Turkey’s new enemy at the gates
Turkey has officially denied its troops cooperated in the raid against the al-Shabaab terrorist group in Somalia which recently turned a shopping mall in the Kenyan capital of Nairobi into a bloodbath, also killing a Turkish woman. A spokesman for the group had claimed a wounded Turkish soldier was among the special forces that raided the al-Qaeda-affiliated group near the capital Mogadishu.
While there is no official confirmation from Washington, U.S. press reports show that the raid was carried out by American special forces. It is, however, not improbable that Turkish troops were involved although we will perhaps never know given the nature of such operations.
Turkey too has a personal grudge against al-Shabaab, after all, following the car bomb attack in July against the Turkish Embassy compound in Mogadishu that also killed a Turkish special forces member.
The attack against the Turkish embassy shocked members of the ruling Justice and Development Party (AKP) who perhaps felt their Islamist credentials provided some kind of cover against this. Adding to the shock of the attack on the embassy building was the fact that Turkey believes it is doing good in Somalia as the country tries to fight poverty and inner turmoil.
But it seems neither that the government’s Islamist credentials nor Turkish philanthropy is sufficient to guard Turkey against Islamic terrorism. To the contrary, al-Shabaab accused Turkey after the car bomb attack in the Somali capital in July of being an enemy of the Islamic Sharia.
This is ironic of course for a government that is accused of trying to introduce aspects of the Sharia to Turkey.
Even the accusation that Turkish soldiers were involved in the raid against al-Shabaab, true or not, shows however that Turkey is in this group’s crosshairs. Turkey is also confronted with the possibility that some regions along its nearly 900-km border with Syria will turn into safe havens for Islamic terrorists.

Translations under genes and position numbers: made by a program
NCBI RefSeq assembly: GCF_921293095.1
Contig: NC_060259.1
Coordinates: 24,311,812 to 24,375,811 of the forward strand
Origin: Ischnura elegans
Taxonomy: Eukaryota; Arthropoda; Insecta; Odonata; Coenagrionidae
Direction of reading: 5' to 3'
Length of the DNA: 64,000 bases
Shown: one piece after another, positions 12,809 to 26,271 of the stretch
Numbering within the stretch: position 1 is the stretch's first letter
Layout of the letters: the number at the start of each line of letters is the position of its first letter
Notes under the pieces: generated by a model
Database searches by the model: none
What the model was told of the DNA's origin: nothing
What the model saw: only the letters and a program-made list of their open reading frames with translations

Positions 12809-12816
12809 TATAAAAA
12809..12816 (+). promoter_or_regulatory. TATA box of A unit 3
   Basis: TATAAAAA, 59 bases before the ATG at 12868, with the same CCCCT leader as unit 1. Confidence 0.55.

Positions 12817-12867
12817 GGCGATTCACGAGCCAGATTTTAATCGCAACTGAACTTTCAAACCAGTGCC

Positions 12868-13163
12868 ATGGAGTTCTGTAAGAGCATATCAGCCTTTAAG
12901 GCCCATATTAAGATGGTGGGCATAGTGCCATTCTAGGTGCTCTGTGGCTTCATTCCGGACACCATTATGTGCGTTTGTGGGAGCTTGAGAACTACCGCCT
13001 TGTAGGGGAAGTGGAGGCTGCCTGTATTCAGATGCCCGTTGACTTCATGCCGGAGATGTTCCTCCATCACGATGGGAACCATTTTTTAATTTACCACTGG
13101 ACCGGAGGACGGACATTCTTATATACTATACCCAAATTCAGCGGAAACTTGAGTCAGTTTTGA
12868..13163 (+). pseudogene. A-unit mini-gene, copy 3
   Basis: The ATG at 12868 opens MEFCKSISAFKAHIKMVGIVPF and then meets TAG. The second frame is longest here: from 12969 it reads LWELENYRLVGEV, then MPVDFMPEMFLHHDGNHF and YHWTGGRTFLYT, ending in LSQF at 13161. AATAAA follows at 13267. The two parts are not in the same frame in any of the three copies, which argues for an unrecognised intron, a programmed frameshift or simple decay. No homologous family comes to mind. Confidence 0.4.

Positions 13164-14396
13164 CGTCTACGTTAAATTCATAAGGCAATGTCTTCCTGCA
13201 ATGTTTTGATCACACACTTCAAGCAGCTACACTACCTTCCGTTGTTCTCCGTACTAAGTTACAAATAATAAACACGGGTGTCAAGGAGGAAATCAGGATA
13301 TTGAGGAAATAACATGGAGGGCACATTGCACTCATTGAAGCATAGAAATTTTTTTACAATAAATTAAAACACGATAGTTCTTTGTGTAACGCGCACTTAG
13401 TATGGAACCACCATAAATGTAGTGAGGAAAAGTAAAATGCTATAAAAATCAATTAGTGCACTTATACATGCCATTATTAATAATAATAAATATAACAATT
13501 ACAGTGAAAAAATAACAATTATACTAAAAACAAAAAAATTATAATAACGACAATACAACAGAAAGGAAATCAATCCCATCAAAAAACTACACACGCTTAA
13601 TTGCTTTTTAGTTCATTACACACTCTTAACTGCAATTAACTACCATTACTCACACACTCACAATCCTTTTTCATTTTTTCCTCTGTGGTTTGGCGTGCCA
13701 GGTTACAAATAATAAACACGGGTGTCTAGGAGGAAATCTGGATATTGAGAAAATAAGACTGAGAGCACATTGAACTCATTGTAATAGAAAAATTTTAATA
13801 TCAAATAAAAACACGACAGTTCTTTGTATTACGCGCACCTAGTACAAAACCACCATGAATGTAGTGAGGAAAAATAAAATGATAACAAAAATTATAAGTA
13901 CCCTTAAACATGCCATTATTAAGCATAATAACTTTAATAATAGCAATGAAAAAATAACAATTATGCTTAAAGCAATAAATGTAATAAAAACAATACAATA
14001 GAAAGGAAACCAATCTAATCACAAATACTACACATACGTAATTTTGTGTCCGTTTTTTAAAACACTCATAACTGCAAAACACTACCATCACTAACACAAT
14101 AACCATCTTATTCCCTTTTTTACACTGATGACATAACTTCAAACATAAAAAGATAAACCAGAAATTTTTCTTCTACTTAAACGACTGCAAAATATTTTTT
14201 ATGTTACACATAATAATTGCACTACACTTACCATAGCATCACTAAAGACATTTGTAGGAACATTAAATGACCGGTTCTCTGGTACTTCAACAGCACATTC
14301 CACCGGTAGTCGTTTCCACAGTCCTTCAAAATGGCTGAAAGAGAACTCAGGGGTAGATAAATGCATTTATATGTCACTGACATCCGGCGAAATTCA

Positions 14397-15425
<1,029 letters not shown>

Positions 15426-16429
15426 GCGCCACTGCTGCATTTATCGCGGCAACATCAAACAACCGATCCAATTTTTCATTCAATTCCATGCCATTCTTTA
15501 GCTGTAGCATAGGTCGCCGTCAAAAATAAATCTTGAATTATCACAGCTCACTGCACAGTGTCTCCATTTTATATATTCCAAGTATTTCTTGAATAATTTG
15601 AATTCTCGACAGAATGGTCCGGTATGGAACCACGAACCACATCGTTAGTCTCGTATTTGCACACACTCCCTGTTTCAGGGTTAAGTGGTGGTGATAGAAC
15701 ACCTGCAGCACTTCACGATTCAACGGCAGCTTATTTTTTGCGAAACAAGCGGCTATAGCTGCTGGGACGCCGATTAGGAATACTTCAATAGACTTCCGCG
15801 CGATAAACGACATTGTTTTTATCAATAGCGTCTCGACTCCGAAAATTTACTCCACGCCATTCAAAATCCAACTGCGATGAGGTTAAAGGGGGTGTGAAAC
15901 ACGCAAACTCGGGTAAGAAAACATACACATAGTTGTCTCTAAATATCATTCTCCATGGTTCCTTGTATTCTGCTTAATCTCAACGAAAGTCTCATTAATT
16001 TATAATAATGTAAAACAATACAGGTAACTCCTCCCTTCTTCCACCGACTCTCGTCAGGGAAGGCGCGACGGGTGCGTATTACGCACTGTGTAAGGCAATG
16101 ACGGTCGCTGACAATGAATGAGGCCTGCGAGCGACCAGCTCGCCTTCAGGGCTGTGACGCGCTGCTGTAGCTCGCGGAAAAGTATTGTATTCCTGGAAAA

There may have been a time when the Erdoğan government turned a blind eye to the activities of groups like al-Nusra, which is on the U.S. list of terrorist organizations, because of the headway these were making against Assad’s forces. No doubt there were those in the AKP who also felt sympathy for these groups.
But those days seem to be gone and Foreign Minister Davutoğlu is accusing such groups today of betraying the Syrian people’s quest for democracy. It is clear however that these groups have no interest in the “Syrian people,” being capable of a brutality against them that matches that of Assad’s security forces. Their self-declared intention is to establish an Islamic republic in Syria.
It is likely therefore that these groups will also come around to seeing Turkey as an enemy because of its NATO membership and military alliance with the U.S. No doubt they also noted Prime Minister Erdoğan’s keenness to partake in a U.S.-led operation against Assad. These groups believe such an operation would also target them.
The Erdoğan government has now obtained authorization, against this backdrop, from Parliament to send troops into Syria if necessary. Similar authorization for Iraq is also expected in the coming days. With such authorization Turks increasingly fear that the Turkish army could engage in kinds of combat that it never expected to against radical Islamist elements who have become a national security threat.
Experience shows that such conflicts can easily turn into quagmires for standing armies and pose major threats to the public with the possibility of indiscriminate terrorism against innocent people. It is not surprising therefore that Turks should be perceiving a new enemy at the gates, and wondering what the government, which once was giving logistic support to Islamic radicals against Assad, is doing to address this threat.